Tornado Cash Is Banned For Doing What It's Programmed To Do
Tornado Cash is a Decentralised Autonomous Organisation, aka a computer program. It's software that "mixes", taking…
- Chainalysis estimated that something like $33 billion in illicit funds has moved over the crypto blockchains since 2016. However, this pales into insignificance in the global money laundering “market,” which the UN estimates to be as much as $2 trillion a year crossing traditional banking networks.
Big Tech Little Tech
The podcast that makes sense of the serious so that even my mum can understand.
Episode #7: Amazon One Palm Recognition | BeReal | CyberOne
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How Much Can Policy Makers Influence Digital Hate?
😤 As a regular reader of Wiser! you know that I have a keen interest in social media and it’s impact on society. It’s one of the 4 themes I focus my attention on. Which is why this report caught my attention and I thought I’d share it with you.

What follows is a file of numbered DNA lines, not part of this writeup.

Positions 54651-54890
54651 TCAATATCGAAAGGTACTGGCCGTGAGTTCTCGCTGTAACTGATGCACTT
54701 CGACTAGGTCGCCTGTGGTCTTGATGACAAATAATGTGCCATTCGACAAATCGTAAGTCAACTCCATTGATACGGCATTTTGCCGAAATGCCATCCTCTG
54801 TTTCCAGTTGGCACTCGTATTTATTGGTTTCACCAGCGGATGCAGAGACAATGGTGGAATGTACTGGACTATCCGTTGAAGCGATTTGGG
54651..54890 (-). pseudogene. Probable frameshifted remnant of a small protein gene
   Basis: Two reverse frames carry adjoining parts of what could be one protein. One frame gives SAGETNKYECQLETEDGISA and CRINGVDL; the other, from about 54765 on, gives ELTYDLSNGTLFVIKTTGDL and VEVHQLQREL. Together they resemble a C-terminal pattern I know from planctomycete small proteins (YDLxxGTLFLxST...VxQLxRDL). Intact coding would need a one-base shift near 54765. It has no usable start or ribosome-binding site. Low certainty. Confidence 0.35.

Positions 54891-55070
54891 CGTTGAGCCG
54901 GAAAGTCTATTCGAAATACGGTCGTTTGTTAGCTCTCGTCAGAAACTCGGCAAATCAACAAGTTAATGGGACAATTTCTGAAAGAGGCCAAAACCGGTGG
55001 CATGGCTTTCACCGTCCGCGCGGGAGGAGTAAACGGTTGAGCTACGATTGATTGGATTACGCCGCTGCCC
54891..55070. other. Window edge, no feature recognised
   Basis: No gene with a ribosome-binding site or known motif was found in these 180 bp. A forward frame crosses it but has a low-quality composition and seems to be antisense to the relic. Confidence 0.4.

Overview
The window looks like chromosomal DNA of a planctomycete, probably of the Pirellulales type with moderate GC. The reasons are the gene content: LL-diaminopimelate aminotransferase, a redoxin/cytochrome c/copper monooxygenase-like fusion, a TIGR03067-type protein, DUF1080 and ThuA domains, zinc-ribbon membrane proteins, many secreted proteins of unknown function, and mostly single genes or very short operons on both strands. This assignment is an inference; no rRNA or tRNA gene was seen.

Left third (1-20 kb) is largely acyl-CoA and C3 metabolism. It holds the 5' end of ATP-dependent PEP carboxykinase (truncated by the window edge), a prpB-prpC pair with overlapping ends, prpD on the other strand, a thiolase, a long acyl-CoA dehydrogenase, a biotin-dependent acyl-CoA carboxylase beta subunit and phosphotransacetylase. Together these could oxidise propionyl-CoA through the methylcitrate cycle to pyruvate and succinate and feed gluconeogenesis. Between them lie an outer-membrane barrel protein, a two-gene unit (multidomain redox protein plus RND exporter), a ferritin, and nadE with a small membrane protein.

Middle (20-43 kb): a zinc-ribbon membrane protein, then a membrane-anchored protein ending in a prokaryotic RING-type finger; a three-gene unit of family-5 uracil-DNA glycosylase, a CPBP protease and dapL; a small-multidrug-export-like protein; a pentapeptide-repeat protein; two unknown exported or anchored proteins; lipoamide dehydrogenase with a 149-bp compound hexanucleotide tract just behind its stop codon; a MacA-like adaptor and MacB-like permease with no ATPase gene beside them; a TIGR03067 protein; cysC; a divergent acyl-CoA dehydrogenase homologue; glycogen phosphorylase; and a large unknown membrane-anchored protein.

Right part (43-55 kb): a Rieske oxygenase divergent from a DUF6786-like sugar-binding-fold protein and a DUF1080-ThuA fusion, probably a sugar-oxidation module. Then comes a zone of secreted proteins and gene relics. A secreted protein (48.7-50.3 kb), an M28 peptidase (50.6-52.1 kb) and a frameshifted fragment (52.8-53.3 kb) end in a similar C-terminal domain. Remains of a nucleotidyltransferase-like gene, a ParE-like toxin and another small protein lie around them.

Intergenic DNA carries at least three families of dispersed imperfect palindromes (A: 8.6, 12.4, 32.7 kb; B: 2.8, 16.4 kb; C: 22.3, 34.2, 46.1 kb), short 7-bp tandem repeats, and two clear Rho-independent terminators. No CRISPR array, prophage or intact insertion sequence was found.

The Centre for Countering Digital Hate has just published a report that looks at the role of social media and how the platforms were used (and abused) when it came to spreading misinformation and outright lies about the LGBTQ+ community.
The CCDH investigated and catalogued the increase in social media posts that used slurs like “groomers” or “paedophiles” after Florida passed the “Don’t Say Gay or Trans” Bill.
- Researchers found a 406% rise in tweets labelling LGBTQ+ people as “groomers.”
- The “grooming” slur was spread via tweets, which received at least 72 million views.
- Facebook profited from ads that promoted the “grooming” slur with over 2.1 million views.
Amongst the worst offenders for spreading anti-LGBTQ+ hate were influential policymakers. These are people with political, influential, and representative positions. IMHO, they should know better!
Sadly, there’s nothing new here in the findings of this 2022 study. Back in May, I wrote an article titled, “Social media has not done enough to stop the hate. Now Texas wants to make it even harder!”
- That was Texas, this is Florida. Different state, same issue.
The Big Questions?
What to make of all this? Should the platforms like Twitter and Facebook be doing more to stop it? Can they? How do they?
And what about arguments for “free speech” and expressing one’s own opinion?
On the face of it, it seems like there’s an easy solution, but it’s not really. What are the answers when society is divided and all debates are reduced to 3-word slogans or 280 characters?
To read the report in full, go here.